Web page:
After the pumpkin pie is put away, take your phone and sit with a loved one in a corner. Ask some thoughtful questions. Listen and record (video or audio) their responses.
Why? You’re participating in StoryCorps’ Great Thanksgiving Listen, by asking meaningful questions of someone close to you. Storytelling is an art form that links us humans through time. Oftentimes, some of our most personal and meaningful stories come from loved ones, like grandparents, and we should preserve them whenever we can.
Here’s how to do it.
You’ll always be glad you did. There is no greater act of love than listening, really listening, to another human being.
You remember the tale about a schoolmaster with a strange name…a ghostly night…and a frightening, headless horseman. Accompanied by evocative music, it’s The Legend of Sleepy Hollow, by Washington Irving.
We know that learning to listen is a life skill, but it takes loads of patience to teach. However, when you start with a topic of high interest to children—like spooky stories—it becomes easier. And radio theater is an art form that includes dramatic readings, sound effects, and music to engage the imagination.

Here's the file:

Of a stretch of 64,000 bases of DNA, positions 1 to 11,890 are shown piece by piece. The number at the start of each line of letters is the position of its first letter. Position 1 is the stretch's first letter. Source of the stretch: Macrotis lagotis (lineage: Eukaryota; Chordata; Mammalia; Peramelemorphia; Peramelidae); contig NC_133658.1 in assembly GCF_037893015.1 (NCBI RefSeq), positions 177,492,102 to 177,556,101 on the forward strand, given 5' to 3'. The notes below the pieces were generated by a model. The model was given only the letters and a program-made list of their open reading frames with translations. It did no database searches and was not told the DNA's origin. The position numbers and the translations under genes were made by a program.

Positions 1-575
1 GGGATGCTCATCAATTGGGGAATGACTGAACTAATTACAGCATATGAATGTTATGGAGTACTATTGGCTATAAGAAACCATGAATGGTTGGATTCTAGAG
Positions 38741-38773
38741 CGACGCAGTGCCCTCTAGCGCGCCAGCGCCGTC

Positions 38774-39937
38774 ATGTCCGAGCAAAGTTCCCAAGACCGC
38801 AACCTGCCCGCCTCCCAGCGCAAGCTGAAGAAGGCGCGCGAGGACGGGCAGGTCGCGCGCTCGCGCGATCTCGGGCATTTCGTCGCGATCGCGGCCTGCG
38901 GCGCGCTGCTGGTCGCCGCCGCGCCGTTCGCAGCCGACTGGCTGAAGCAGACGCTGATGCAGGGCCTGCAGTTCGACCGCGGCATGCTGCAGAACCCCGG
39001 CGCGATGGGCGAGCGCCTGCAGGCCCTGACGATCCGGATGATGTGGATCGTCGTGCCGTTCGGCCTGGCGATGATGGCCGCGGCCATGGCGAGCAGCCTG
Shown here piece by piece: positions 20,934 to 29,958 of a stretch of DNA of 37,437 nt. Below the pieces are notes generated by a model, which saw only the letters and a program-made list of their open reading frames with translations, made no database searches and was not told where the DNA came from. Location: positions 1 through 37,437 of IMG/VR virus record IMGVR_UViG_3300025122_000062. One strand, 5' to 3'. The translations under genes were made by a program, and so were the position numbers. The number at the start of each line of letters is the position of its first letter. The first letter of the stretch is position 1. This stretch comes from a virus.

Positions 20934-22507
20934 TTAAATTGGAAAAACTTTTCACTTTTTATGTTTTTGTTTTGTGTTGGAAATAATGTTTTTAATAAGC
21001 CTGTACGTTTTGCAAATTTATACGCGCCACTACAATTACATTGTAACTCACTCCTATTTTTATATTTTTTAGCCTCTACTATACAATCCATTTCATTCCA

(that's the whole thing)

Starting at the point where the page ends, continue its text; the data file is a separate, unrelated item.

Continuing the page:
I’ve taught children to listen toThe Legend of Sleppy Hollow many times. I wrote key phrases on the board for children to think about and to listen for in context. Some children liked to draw during a learning to listen lesson–and you wouldn’t believe the terrific results! Reenactments of favorite scenes followed the story. A good extension activity students explored was about creating sound effects.
When we work at teaching children to listen and learn, it doesn’t have to be drudgery. Engage children through their interests and you are halfway there!
Let’s imagine that you studied the clarinet as a child. You attended a weekly lesson, thirty minutes long. In between lessons, you practiced at home to make progress before the next lesson. Your amount of home practice determined what kind of progress you made after each clarinet lesson.
This is the best way to teach a child to read, too. Home practice makes all the difference. I know that some teachers ask children to read twenty minutes a night, but many fluent readers easily read for an hour or more. If your child is a struggling reader, several short sessions may be better. Think of twenty minutes as a minimum amount, rather than a maximum.